Members of the Chinese Human Rights Lawyers Group, March 8, 2019
Lu Tingge (卢廷阁) is a lawyer based in Shijiazhuang (石家庄), the capital of Hebei province. He is one of the newer faces in the community of human rights lawyers in China. In February he put forward a proposal to limit the legislative authorities of the Standing Committee of the National People’s Congress, and more than a thousand Chinese citizens signed to support the proposal. He has been missing since March 2. — The Editors
We have learned from multiple sources that, on March 2, the Shijiazhuang-based lawyer Lu Tingge was taken away by officials of Shijiazhuang municipal Justice Bureau and his neighborhood police officers, and that his family and colleagues have not been able to get in touch with him for seven days as of today.
Lawyer Lu called his wife once on the evening of March 2, not using his own cell phone, but that of Xing Qiang (邢强), an official of the Bureau. Since then his family has not been able to get in touch with him.
We as lawyers believe this is a serious violation of a citizen’s basic human rights such as freedom of movement and freedom of communication. It is a typical act of enforced disappearance. Those who are involved in disappearing lawyer Lu Tingge have committed the crime of extralegal detention defined by Article 238 of the Criminal Law of the People’s Republic of China.
We have reasons to believe that the enforced disappearance of lawyer Lu is probably related to his proposal for amending the Constitution and his gathering signatures of support because several lawyers who signed have been summoned for talks by officials of their local Justice Bureaus.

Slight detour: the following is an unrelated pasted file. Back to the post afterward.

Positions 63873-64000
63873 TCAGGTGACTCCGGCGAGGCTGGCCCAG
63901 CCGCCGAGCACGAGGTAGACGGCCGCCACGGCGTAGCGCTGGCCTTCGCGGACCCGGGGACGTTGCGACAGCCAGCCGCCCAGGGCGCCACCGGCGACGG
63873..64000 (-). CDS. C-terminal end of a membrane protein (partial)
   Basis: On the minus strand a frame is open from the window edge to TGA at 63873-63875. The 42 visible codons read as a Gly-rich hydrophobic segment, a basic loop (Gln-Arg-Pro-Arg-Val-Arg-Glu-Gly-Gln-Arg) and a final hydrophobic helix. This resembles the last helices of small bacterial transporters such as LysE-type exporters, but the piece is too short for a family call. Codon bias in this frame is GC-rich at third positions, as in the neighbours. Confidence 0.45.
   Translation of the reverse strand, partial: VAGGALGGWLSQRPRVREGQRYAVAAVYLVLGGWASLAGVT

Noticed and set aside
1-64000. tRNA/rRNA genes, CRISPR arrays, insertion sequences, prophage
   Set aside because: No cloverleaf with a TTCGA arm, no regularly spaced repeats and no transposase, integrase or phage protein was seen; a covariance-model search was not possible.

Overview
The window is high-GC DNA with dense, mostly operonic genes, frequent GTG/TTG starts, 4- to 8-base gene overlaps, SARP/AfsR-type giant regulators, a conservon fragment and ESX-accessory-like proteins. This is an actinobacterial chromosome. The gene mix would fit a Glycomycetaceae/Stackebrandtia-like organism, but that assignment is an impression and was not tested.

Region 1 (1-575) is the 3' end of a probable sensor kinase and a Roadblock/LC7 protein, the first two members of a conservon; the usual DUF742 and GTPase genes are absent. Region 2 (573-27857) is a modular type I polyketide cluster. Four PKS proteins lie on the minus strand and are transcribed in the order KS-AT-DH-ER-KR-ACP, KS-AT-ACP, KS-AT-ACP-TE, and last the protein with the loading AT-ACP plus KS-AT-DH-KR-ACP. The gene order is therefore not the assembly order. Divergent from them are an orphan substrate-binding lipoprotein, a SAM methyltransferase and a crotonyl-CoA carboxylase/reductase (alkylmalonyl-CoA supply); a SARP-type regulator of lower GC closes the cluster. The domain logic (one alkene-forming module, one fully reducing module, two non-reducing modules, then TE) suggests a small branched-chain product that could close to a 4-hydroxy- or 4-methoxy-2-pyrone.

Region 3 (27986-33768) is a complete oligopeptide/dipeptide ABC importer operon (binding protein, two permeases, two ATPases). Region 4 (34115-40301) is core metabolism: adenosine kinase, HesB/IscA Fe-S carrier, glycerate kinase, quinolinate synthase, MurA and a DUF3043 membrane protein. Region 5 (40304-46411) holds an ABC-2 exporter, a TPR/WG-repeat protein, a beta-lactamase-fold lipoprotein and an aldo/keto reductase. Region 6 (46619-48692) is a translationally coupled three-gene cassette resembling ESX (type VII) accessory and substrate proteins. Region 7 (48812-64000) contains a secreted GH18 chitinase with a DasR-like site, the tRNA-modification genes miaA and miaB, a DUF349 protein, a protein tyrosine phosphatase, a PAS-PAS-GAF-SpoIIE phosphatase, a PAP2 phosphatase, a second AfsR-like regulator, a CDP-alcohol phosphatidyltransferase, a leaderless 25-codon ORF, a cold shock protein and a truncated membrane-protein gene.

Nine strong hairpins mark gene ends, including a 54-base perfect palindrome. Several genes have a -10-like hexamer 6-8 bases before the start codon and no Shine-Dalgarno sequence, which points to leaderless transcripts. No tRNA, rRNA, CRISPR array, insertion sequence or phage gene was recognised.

Lawyer Lu’s disappearance reminds us of a number of human rights defenders whose freedom has been partially restricted for their expressions. We believe that:
First, it is immoral to secretly categorize and identify citizens for their expressions and political orientations; it is immoral to conduct secret and prolonged investigations of lawful citizens who are merely exercising their constitutional rights.
Second, it is illegal to forcibly evict or limit the movement of certain citizens based on such secret categorization and identification when the National People’s Congress (NPC), the Chinese People’s Political Consultative Conference (CPPCC), or the Chinese Communist Party’s national conference convenes, or on dates deemed particularly sensitive. It is a blatant contravention of constitutional rights and in opposition to the government’s claim of governing the country according to the law.
Third, the central requirement of governing the country according to the law is to respect and protect basic human rights and to allow citizens to be free of fear. Enforced disappearances by the government will create permeating fear. Such inappropriate exercise and transgression of power sets a precedent and can easily be multiplied, creating threats to all citizens. The enforced disappearance of lawyer Lu Tingge will inevitably and adversely affect ordinary people.
Fourth, according to article 16 and article 23 of the United Nations’ “Basic Principles on the Role of Lawyers,” “governments shall ensure that lawyers are able to perform all of their professional functions without intimidation, hindrance, harassment or improper interference,” that “lawyers like other citizens are entitled to freedom of expression, belief, association and assembly,” and that “they shall have the right to take part in public discussion of matters concerning the law, the administration of justice and the promotion and protection of human rights…”
We call on Shijiazhuang Justice Bureau and neighborhood police to immediately restore lawyer Lu Tingge’s physical freedom and freedom of communication.
We call on the Hebei provincial government’s disciplinary and supervisory entities to investigate the civil servants who have been involved in committing the crime of illegal detention in this case and to eliminate the ill effects it has created.
Members of the Chinese Human Rights Lawyers Group (中国人权律师团)
March 8, 2019